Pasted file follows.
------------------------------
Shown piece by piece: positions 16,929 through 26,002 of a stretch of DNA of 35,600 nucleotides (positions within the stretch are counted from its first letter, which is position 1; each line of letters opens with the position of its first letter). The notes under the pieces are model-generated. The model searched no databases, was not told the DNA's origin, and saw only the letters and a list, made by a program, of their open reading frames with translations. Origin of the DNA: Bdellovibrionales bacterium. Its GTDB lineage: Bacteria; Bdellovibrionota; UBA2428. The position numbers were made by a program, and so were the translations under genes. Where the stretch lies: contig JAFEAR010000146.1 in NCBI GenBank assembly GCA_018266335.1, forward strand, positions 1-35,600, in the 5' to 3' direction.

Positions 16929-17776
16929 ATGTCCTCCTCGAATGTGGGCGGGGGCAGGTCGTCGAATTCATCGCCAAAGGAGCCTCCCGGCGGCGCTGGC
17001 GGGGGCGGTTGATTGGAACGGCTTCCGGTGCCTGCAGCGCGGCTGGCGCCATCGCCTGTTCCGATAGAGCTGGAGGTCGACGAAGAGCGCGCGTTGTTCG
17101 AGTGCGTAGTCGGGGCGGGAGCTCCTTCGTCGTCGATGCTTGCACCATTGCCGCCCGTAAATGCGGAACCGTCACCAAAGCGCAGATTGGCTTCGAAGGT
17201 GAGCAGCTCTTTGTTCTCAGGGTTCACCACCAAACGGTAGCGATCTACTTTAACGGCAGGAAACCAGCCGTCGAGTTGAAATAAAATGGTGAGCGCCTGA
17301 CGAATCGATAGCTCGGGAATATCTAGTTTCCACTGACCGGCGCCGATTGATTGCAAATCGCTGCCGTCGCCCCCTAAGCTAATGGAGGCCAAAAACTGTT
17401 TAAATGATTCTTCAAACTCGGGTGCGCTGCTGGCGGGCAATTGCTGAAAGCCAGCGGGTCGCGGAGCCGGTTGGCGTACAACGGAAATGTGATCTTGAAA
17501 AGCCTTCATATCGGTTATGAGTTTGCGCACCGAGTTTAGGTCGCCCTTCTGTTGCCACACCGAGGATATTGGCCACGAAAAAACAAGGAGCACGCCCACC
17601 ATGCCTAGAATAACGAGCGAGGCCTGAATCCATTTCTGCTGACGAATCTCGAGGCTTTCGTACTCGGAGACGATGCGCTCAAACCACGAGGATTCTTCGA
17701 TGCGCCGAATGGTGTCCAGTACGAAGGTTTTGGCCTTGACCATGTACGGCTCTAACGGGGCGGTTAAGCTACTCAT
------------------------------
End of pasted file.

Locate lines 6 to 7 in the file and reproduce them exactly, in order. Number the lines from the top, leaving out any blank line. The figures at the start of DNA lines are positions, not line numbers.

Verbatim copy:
17201 GAGCAGCTCTTTGTTCTCAGGGTTCACCACCAAACGGTAGCGATCTACTTTAACGGCAGGAAACCAGCCGTCGAGTTGAAATAAAATGGTGAGCGCCTGA
17301 CGAATCGATAGCTCGGGAATATCTAGTTTCCACTGACCGGCGCCGATTGATTGCAAATCGCTGCCGTCGCCCCCTAAGCTAATGGAGGCCAAAAACTGTT